We're working on a project to shoot roundballs without the patch. Ballistic Products makes a 0.500 hardened lead buckshot. https://www.ballisticproducts.com/Super-Buck-Lead-Ball-500-8-lb_jar/productinfo/SBK500/

30 grains of 777 FFFg push it to 1100 FPS, accuracy is good, and expands well when tested in water. Pushing it past 1300 FPS might cause leading, but we've seen no leading at 1100 FPS. Recoil is very modest.

Wanna go faster, use the patch and a 0.490 ball.
 
It was the diameter. The pistol ones would not work in the rifle if I remember correctly ( 20 plus years ago). I believe the pistol balls were way too small. Track of the WOLF list 19 different sizes of 30 cal. balls. .350-.389. You can always make up some of the gap with thicker patches or multiple patches. But these were way off. The container was labeled "Pistol balls" and whoever I ordered them from made it right. This was before the internet mind you, and if you weren't in the loop on muzzle loader things, it was all trial and error. All calibers have a list of sizes that varies. If you hear someone say their muzzleloader is too hard to load, they simply need to mic the inside of their barrel, subtract the thickness of their patch and then pick the correct size ball or projectile. Muzzle loader barrels differ greatly on size within the same caliber. Knight rifles use to be the most consistent of the mass production rifles. And the older CVA with the Spanish barrels were probably the worst. Part of the fun of shooting a older model muzzle loader is "working up a load" as they used to say.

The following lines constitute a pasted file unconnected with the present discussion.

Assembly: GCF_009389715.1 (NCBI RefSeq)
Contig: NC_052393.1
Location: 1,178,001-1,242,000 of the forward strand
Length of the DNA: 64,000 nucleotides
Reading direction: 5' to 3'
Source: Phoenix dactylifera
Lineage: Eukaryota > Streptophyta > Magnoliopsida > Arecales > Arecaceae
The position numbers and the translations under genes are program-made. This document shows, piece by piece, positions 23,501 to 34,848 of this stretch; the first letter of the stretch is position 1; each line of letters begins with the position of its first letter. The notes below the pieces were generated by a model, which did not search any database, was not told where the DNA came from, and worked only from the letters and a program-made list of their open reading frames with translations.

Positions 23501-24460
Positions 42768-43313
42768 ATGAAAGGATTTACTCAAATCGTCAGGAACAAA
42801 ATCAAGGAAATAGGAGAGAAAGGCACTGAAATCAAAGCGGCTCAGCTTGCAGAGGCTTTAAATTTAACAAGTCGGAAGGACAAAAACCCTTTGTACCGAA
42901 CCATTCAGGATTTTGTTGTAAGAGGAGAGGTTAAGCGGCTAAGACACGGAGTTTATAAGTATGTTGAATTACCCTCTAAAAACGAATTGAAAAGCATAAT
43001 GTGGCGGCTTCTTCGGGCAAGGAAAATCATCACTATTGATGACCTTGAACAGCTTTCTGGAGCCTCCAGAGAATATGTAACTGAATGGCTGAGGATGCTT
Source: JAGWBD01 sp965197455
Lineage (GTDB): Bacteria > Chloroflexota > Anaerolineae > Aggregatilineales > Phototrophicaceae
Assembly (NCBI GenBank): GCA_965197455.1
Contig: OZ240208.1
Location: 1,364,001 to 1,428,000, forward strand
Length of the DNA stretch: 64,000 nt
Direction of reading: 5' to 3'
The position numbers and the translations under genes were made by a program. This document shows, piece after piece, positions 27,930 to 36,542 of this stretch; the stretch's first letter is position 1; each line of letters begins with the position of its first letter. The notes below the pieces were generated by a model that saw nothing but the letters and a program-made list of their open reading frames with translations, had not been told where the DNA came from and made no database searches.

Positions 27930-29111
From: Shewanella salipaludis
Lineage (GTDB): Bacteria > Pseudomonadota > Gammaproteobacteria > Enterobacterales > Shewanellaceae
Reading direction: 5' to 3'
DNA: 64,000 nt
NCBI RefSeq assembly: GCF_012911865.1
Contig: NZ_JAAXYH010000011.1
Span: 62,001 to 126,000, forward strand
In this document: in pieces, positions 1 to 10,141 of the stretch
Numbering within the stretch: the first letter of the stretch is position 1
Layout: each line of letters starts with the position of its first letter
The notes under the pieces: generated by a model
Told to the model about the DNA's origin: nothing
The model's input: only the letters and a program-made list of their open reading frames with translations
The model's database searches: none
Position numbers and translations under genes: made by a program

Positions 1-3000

Every gun is different. I have a .54 flintlock that doesn't like .530 balls, even with a .010 patch. Way too tight. The third one won't hardly go down the barrel. I switched to .526 balls with a .020 patch, and it shoots great. Much easier to load, and more accurate.
 
36 pistol balls are oversize (about.375).so the loading lever can shave a little of each side so they seal the cylinder. Before black powder revolvers came into being there was no need to designate pistol balls they where just roundballs. Thompson center used to make a 36 cal. Maxi ball but I don't know if they still do.
 

Darkhorse

Senior Member
That patch looks good. No burn through or tearing. Accuracy is fine also. You could quit right there or continue on and work up a load or two for that rifle.
Working up loads consists of a lot of shooting off a bench and changing your components until you find the best combinations.
Increasing the powder charge may or may not tighten your groups. Changing from 3fg to 2fg also may or may not tighten your groups. Only your rifle can tell you what it likes the best.
Don't rely on the twist to determine your load. I've owned rifles with 1-48, 1-56 and 1-60 twists and all of them would shoot one hole groups with the right loads.
Best accuracy is often found with a little thicker patch than .015 even though they load harder. I can count on good .0175 pillow ticking for my best accuracy especially with heavier powder charges.
A change in patch lube sometimes gets you increased accuracy plus easier loading and is a basic part of working up a load.
My rifles have more than one good load depending on the purpose. Such as my deer hunting load is different than my everyday just shooting load.
I shoot only patched round balls, I've never shot anything else in over 40 years. 95% of the season I hunt deer with a flintlock and the prb. It is a fine killer and I see no reason to change.